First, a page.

EIN vs ITIN – which IRS tax identifier is best for me?

As Australian independent authors, there are very few options open to us for selling our books outside of the major American distribution giants (Amazon, iBookstore, Kobo, etc). The biggest hurdle we face when selling through the American giants is the 30% withholding tax they retain from our royalties and send to the IRS on our behalf. We can bring that figure down to 5% of our royalties by providing them with an American IRS tax identifier of some description.

Whether we choose to pay 30% or 5%, we can always claim a foreign income tax offset through our Australian taxes. I’m not going to cover that subject… ever! I’m not an accountant – I don’t have the focus and attention to detail required for that. For healp on claiming back the taxes you’ve paid in the U.S., see an accountant. (If you find a good one, let me know!)

The two main American IRS tax identifiers available to us are:

  • EIN (Employer Identification Number)
    • For non-individual entities, such as companies, incorporated clubs, partnerships, sole proprietors, etc.
  • ITIN (Individual Taxpayer Identification Number)
    • For individual entities, natural persons.

EIN (Employer Identification Number)

If you have an ABN, either for your personal name or a business name registered in Australia, you are eligible to apply for an EIN. The EIN is issued to the business entity, not you as an individual.

Pros

  • The application process is a lot quicker, with many people receiving their EIN over the phone.
  • The application process is much easier, without the requirement for letters from the American giant or govt. certified copies of your identification papers.
  • You can apply before publishing any books through an American giant distributor.

Cons

  • You must maintain the business name or company in good standing, and advise the IRS of any significant changes (such as expired business name or change of company directors).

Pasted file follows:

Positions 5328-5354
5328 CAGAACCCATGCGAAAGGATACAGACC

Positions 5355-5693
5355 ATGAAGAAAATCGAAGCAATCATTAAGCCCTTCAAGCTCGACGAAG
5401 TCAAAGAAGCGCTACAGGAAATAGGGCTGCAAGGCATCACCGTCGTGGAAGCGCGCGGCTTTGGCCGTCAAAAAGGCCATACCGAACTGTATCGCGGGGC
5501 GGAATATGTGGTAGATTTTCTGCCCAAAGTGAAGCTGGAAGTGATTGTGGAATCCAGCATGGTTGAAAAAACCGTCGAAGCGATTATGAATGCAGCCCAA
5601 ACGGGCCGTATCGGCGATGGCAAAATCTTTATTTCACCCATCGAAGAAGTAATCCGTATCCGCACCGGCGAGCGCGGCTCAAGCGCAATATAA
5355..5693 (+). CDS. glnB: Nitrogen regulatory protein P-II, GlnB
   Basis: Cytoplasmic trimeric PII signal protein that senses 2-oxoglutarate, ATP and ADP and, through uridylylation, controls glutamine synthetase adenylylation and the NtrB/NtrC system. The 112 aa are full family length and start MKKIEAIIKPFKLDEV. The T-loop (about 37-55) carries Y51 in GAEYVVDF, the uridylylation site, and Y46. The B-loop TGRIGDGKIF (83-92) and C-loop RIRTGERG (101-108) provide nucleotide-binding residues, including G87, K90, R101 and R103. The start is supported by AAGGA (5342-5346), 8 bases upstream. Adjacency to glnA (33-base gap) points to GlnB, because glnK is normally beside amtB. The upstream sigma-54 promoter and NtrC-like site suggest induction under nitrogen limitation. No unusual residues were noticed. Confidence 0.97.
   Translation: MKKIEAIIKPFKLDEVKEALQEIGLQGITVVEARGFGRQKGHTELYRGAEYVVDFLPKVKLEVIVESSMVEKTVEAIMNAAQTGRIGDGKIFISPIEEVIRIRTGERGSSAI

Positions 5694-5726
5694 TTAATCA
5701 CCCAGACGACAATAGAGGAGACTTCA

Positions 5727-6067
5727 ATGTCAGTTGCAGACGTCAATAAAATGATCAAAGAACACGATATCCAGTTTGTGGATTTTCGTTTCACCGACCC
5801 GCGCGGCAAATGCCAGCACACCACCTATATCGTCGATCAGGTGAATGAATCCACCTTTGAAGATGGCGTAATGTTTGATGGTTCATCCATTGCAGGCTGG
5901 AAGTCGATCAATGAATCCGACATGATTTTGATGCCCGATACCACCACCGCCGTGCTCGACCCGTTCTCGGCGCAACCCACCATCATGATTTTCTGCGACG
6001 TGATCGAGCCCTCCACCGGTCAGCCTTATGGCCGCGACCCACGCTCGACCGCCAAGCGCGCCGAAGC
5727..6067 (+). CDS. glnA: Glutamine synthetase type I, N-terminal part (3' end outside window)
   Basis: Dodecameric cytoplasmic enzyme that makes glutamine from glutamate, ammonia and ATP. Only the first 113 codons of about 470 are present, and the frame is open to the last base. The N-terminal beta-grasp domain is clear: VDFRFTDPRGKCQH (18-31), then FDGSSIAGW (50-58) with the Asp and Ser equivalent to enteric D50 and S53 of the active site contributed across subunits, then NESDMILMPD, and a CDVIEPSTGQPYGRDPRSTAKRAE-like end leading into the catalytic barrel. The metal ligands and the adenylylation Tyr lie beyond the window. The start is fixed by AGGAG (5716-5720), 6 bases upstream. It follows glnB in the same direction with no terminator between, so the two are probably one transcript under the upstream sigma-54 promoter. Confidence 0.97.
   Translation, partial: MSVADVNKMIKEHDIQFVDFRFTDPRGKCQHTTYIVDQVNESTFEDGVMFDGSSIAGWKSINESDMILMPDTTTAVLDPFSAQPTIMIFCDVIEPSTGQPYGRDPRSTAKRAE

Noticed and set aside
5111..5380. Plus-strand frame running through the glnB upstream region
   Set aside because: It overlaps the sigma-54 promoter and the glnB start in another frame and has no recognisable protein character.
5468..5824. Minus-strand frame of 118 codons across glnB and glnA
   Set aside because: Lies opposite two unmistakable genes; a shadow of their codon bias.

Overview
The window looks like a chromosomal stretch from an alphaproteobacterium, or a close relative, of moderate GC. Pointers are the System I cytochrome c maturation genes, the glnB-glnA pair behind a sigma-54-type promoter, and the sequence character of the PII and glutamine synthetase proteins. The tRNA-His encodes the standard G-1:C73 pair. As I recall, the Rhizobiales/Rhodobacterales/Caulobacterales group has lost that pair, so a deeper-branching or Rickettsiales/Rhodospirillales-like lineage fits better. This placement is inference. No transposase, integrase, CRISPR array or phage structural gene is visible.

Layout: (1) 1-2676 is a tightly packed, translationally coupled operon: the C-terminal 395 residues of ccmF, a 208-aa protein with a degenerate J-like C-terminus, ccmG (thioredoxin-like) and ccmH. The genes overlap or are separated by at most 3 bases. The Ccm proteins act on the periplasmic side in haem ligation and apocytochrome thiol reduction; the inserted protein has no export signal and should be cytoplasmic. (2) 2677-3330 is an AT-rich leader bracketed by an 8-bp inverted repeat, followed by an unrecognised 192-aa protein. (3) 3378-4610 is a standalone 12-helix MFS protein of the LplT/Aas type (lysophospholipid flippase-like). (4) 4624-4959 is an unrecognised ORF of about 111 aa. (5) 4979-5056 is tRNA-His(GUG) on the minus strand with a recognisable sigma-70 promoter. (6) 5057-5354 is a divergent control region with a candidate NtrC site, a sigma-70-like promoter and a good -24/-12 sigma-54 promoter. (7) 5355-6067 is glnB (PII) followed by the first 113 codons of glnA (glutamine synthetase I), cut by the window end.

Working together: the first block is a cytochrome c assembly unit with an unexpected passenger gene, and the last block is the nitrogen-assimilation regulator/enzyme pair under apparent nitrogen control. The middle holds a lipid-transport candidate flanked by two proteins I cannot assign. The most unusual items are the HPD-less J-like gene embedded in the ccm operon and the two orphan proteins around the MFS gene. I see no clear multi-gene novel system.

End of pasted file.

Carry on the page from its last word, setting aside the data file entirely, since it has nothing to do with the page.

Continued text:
• You have legal requirements with the ATO for filing of paperwork related to having an ABN.
  • The cost of maintaining the business entity may outweigh the costs involved in obtaining an ITIN.
  • You must sell your books through the business entity which has been assigned the EIN.

During my research, I read many articles where people rort the system by registering a business name for one year to apply for an easy EIN, then let it lapse. Don’t do this. Not only is it ethically wrong and lazy, you will be on the hook for massive penalties should you be found out. In this age of technology, you will be discovered.

ITIN (Individual Taxpayer Identification Number)

As a natural person, you can apply for an ITIN that is assigned to you as an individual.

Pros

  • No need to maintain a separate business entity or ABN, with associated costs and reporting.
  • Despite the initial costs of having documents certified, an ITIN is cheaper in the long run.

Cons

  • The process takes several weeks.
  • The IRS made some changes to the system in 2013, and ITINs now expire every 5 years.
  • Getting your paperwork in order to apply can be a little overwhelming.

At this stage, it is unclear how easy (or convoluted) it will be to renew an ITIN.

Summary

If you’re worried about costs, an ITIN is best in the long run.

If you’re concerned about running a business or ABN reporting, an ITIN is the way to go.

If you like it easy, quick, and don’t mind a challenge, get an EIN.

I guess the main difference is this… if you like the idea of constantly banging your head on the desk for years to come, get an EIN. If you prefer a short, sharp poke in the eye at the outset followed by many years of hassle free writing, go for the ITIN.

Personally, I went for an ITIN. It took 6 weeks from go to woah, but was relatively simple. I will be featuring an article on how to obtain an ITIN in the near future. I will also be posting about applying for an EIN as I follow a guinea pig (volunteer) through the process of obtaining an IRS tax identifier over the phone.

Stay tuned!

Author: Brett Holzhauser

Speculative fiction to die for

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